As the Obama administration uses the approaching one-year anniversary of Osama bin Laden's death to tout the president's decision to launch a strike on the former Al Qaeda leader, Republicans have accused the administration of exploiting the issue.
A team of Navy SEALs swooped into bin Laden's compound in Pakistan on May 2, 2011. The president authorized the operation after intense deliberations among his top advisers did not produce a clear consensus on whether a strike would be effective. The administration has since upheld that moment as a sign of Obama's resolve and firm leadership.
Suppose the Navy Seals had gone in there and it hadn't been bin Laden. Suppose they had been captured or killed. The downside would have been horrible for him, former president Bill Clinton says in a video produced by the Obama campaign. He took the harder and more honorable path and the one that produced, in my opinion, the best result.
The video, entitled One Chance, then questions what presumptive Republican nominee Mitt Romney would have done before displaying Romney's contention, made during the 2007 election, that it's not worth moving heaven and earth, spending billions of dollars just trying to catch one person in reference to bin Laden.
Romney added soon after that we'll move everything to get bin Laden, but the sound byte has given ammunition to Romney's opponents. Senior campaign adviser Ed Gillespie said during a Sunday appearance on NBC's Meet the Press that the tactic was disingenuous.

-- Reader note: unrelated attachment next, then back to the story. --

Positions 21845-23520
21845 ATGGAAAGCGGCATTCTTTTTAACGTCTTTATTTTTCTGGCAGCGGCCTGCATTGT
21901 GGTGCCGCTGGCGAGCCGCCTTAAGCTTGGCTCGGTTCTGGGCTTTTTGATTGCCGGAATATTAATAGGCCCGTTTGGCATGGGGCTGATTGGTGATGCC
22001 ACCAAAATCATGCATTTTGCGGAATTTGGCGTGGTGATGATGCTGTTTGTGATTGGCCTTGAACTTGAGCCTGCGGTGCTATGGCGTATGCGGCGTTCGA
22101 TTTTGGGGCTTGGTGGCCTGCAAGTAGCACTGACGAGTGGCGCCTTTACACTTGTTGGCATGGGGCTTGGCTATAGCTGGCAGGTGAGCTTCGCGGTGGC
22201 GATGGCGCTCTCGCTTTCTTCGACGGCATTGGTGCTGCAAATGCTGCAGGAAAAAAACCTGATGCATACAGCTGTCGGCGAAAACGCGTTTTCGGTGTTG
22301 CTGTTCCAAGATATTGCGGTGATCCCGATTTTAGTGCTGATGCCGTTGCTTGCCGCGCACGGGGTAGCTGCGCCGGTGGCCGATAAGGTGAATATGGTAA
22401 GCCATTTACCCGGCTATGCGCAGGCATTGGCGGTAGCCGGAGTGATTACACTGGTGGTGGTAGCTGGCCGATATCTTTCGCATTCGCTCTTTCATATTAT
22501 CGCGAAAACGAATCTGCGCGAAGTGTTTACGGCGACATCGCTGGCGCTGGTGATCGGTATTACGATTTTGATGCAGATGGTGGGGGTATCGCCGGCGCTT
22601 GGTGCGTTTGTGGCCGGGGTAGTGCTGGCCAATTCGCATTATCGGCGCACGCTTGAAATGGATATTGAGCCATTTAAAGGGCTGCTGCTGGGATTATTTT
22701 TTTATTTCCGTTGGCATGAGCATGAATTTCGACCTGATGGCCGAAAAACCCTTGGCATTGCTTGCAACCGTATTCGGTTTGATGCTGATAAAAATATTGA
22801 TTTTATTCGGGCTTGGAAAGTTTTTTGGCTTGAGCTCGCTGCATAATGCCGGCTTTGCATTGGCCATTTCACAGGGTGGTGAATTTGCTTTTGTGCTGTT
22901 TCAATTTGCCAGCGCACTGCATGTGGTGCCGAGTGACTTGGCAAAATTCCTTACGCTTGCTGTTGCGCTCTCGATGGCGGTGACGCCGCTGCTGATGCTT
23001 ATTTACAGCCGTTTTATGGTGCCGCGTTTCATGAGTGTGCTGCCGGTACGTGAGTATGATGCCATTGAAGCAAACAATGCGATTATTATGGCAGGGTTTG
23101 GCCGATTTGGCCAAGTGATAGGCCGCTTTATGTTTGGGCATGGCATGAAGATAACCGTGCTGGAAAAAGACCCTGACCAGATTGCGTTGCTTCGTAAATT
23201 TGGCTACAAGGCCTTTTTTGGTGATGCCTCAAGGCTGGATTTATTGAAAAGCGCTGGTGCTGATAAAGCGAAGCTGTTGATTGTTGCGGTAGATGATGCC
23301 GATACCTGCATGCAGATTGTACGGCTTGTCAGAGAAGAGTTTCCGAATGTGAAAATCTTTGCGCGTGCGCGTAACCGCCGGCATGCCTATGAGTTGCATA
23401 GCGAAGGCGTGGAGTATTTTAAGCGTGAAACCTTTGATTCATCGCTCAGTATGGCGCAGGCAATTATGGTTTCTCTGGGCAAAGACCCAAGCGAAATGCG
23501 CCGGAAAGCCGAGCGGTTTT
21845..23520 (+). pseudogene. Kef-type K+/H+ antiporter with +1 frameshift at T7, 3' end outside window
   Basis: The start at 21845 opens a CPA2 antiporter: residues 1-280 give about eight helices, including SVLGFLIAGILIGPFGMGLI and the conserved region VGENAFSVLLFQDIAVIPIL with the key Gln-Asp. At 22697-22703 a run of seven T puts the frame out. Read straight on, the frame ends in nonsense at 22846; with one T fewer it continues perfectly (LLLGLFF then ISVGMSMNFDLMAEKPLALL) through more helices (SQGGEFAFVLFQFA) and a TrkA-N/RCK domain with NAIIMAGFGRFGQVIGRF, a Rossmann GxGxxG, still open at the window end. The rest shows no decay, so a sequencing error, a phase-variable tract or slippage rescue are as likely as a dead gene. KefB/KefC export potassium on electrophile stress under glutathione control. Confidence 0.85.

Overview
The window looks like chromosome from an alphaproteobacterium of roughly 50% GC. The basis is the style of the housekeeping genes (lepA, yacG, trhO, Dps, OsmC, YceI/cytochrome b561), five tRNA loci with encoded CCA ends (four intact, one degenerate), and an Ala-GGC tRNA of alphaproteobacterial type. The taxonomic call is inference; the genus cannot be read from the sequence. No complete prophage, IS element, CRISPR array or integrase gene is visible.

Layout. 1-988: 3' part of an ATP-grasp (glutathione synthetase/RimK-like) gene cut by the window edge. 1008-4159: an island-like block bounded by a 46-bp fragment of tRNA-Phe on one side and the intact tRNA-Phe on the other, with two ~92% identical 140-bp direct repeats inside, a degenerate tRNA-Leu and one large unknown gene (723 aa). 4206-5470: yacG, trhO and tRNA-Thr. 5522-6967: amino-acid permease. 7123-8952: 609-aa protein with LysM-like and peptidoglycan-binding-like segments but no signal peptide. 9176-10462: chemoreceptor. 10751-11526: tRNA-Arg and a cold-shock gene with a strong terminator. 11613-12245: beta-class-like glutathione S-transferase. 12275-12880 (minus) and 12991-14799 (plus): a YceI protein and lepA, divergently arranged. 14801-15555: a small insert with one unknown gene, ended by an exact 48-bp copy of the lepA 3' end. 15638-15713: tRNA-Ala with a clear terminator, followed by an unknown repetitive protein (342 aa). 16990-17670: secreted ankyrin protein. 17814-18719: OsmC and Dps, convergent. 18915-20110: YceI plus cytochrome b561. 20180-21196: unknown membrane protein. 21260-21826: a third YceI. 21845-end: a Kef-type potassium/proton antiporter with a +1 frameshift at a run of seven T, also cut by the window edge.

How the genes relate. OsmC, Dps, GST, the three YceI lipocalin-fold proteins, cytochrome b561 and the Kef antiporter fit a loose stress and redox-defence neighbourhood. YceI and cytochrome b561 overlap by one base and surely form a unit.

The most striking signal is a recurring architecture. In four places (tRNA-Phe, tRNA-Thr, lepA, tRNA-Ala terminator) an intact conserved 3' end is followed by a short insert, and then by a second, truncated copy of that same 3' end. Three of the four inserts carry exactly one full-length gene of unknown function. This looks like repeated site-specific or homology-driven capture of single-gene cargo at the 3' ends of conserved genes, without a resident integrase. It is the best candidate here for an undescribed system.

This is one of the reasons President Obama has become one of the most divisive presidents in American history, Gillespie said. He's managed to turn it into a divisive, partisan political attack.
The Obama administration has signaled that it will use the killing of Bin Laden, a goal that eluded President George W. Bush, during the re-election campaign to underscore the president's achievements.
If you are looking for a bumper sticker to sum up how President Obama has handled what we inherited, it's pretty simple: Osama bin Laden is dead and General Motors is alive, vice president Joe Biden said during a recent speech.
Romney has depicted Obama as hesitant and inconsistent when it comes to foreign policy, calling the president feckless and suggesting that he has been insufficiently tough on Iran, ignored his generals on withdrawing from Afghanistan, and apologized for America's actions abroad. He has also seized on Obama's reassuring the Russian President Dmitri Medvedev that he would have more flexibility after the election as a sign that the president is not trustworthy.
Would post-election 'flexibility' lead him to reach out once again to the Iranian regime 'without preconditions'? Romney wrote in an op-ed soon after. Would it lead him to resume pressuring Israel into making unilateral concessions to the Palestinians? Would it permit him to take an even softer line, if that is imaginable, toward the authoritarian regimes of the Castro brothers and Hugo Chávez?